The 3-1-3 Method
The 3-1-3® Method is a process whereby one reduces the description of something or someone using a maximum of three (3) sentences, which is condensed into one (1) sentence and then boiled down to three (3) words. Hence the name 3-1-3. The method is designed to help individuals and organizations get better at the expression of ideas faster when it comes to branding, leadership, and the way you share information.
The 3-1-3 transforms the way a workplace works by clarifying how employees relate to and support the brand promise.
- Boil down complex systems into its core: the problem, solution, and market
- Increase clarity and specificity
- Less confusion and mistakes
- Quicker exchange of ideas
- Drive more innovation and creativity
- Improved collaboration among teams
As a leader, you must clearly articulate ideas, define your team’s focus, all while building systems for core messaging across departments that are consistent, real-time, and error free.
- Discover your why
- Better understand who you lead
- Establish your expertise
- Gain differentiation, growth, and loyalty
- Build a reputation of trust
- Tap into your authenticity
For sales and pitching:
The 3-1-3 Method transforms how to share and sell your ideas
- Reduces the amount of time it takes to explain your product and/or services
- Get people interested before telling them what you do
- Sell more without actually selling
- Gain confidence in networking
- Build authentic rapport faster
- Modernize sales training
Experience the process when it comes to sales and pitching.
How to Create Your 3 Sentence Pitch
Step 1: State the problem you solve in 1 sentence
Step 2: Say what your solution is in 1 sentence
Step 3: Communicate your market in 1 sentence
You now should be able to explain your business or idea in three sentences:
- The problem you solve, in one sentence.
- Your solution, in one sentence.
- The target market, in one sentence.
How to Craft Your 1 Sentence Pitch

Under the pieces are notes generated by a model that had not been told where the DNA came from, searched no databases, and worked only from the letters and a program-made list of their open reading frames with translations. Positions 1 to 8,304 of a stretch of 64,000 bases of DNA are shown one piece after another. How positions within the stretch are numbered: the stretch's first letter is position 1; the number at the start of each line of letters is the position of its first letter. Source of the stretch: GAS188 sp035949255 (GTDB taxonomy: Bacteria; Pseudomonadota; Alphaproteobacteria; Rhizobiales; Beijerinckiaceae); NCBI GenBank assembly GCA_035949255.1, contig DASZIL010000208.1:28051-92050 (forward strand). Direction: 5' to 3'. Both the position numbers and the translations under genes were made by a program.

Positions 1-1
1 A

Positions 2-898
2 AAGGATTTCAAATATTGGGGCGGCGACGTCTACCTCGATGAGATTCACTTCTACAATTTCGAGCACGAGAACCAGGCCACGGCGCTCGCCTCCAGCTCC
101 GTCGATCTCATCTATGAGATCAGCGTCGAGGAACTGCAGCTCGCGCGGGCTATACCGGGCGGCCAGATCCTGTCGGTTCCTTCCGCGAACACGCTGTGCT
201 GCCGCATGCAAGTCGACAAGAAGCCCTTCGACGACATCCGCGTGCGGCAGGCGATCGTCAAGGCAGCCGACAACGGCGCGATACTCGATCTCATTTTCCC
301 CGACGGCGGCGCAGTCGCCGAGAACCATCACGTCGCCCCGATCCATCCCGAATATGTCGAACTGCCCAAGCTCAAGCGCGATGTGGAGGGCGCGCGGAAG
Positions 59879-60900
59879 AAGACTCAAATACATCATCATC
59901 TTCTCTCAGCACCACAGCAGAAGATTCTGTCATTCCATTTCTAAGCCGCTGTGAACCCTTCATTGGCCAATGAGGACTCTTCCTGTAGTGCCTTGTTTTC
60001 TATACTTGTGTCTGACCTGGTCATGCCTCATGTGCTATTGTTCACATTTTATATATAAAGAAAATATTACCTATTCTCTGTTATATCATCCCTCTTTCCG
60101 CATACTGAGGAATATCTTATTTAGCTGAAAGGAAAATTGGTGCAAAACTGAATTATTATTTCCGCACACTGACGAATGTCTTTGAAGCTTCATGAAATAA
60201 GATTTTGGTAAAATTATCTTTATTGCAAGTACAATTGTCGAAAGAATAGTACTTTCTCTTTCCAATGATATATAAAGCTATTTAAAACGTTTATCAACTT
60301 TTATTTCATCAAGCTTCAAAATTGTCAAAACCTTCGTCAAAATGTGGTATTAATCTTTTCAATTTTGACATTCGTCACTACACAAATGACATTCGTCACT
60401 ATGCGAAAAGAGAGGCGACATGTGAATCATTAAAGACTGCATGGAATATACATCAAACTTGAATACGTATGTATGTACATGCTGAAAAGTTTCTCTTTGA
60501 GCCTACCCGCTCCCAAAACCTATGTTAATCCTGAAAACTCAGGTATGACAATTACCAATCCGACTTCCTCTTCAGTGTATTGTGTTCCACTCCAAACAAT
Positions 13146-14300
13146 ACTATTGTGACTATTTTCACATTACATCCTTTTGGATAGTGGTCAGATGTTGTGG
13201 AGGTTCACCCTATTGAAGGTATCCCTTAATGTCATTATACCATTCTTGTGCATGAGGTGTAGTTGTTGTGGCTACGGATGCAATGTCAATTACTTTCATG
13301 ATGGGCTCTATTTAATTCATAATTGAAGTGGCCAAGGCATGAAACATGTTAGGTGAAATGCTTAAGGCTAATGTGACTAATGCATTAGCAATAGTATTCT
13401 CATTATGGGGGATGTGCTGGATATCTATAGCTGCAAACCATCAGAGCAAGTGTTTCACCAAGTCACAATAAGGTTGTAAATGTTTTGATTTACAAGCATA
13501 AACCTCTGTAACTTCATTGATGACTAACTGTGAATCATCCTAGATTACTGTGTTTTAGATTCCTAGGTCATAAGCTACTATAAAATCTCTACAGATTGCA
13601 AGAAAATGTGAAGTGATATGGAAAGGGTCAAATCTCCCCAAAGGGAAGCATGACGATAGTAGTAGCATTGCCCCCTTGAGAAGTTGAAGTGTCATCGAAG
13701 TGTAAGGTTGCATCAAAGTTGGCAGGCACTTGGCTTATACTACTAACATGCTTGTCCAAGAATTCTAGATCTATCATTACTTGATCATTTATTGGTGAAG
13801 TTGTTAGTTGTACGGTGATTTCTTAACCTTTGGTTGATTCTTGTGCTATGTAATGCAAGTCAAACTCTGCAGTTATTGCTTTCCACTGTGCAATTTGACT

Now condense these three sentences into one brain-dead simple but astonishingly powerful sentence. After all, time is money. Our customers, investors, the press/media, and everyone else, are going to expect you to cut to the chase in one sentence. Then, if they are curious about anything (and they will be if you do this right) they’ll let you know. That’s how this game is played. Let’s proceed.
The “1” in 3-1-3 stands for “one sentence.” This one sentence needs to convey the problem, solution, and market, in one gulp. It’s meant to spark intrigue, and encourage your audience to ask questions.
When you construct this sentence, you can put the problem, solution, and market in any order that feels natural to you. It will prevent you from rambling, will make you sound intriguing and confident, and will plant the seeds for an engaging conversation.
Experiment with the various ways to construct your sentence. Keep in mind that Problem (P), Solution (S), and Market (M) can appear in any order. Try them all out and see which one feels the best.
PMS: I am solving this problem for this market by offering this solution.
PSM: For the problem that this market has, my product/service helps them by doing X.
SMP: I’m offering this market this solution for this problem.
SPM: I’m offering this solution to solve this problem for this market.
MPS: To help these people, I’m solving x by offering y.
MSP: To help these people, I’m offering y in order to solve x.
Creating Your Pitch in 3 Words
Communicating your idea in three words is no easy task. But it can have tremendous value. In a matter of seconds, you can take your listener to the white-hot center of what makes your idea exciting. Talk about power!
But how do you do it? The key is in something called relational terms. A relational term is a word that speaks volumes because it relates to a widely-known concept.
If I am thinking of a movie, and it was “Romeo and Juliet on a Boat,” what movie do you think I have in mind.
Yep, you guessed it. (Titanic)
When you introduce your idea to a potential investor, you have a tiny window of time to get them intrigued. References speak volumes in a heartbeat.
To hammer this point home, let’s take a look at a few great examples of relational terms.
- If I say Nike, you think of high-performance athletic gear, cachet and brand loyalty.
- If I say Netflix, you think of streaming videos that disrupted Blockbuster out of a business. You may also associate Netflix with innovation. They continue to evolve, e.g. offer original programming, etc.
- If you go on a game show and the clue is “board game everyone has played,” you’re going to say Monopoly.
Most of us have set ideas of what Nike, Netflix and Monopoly connotate and imply. These brands have become signifiers that speak volumes in a heartbeat. Something cool happens when you connect two relational terms in a way nobody else has. It means you’ve come up with a unique idea.
The way to connect two relational terms is with relational connectors like of, meets, for, etc. Examples of relational terms joined by relational connectors, like of, meets and for.
This of Ryan as the “Craftsman of Communication” or the “Black Belt of Branding.”
Try to come up with three words (two things connected by a relational term), that captures the essence of your idea. It is not as easy, but when you get it, you know it.
To inquire about booking Ryan for your event email him at firstname.lastname@example.org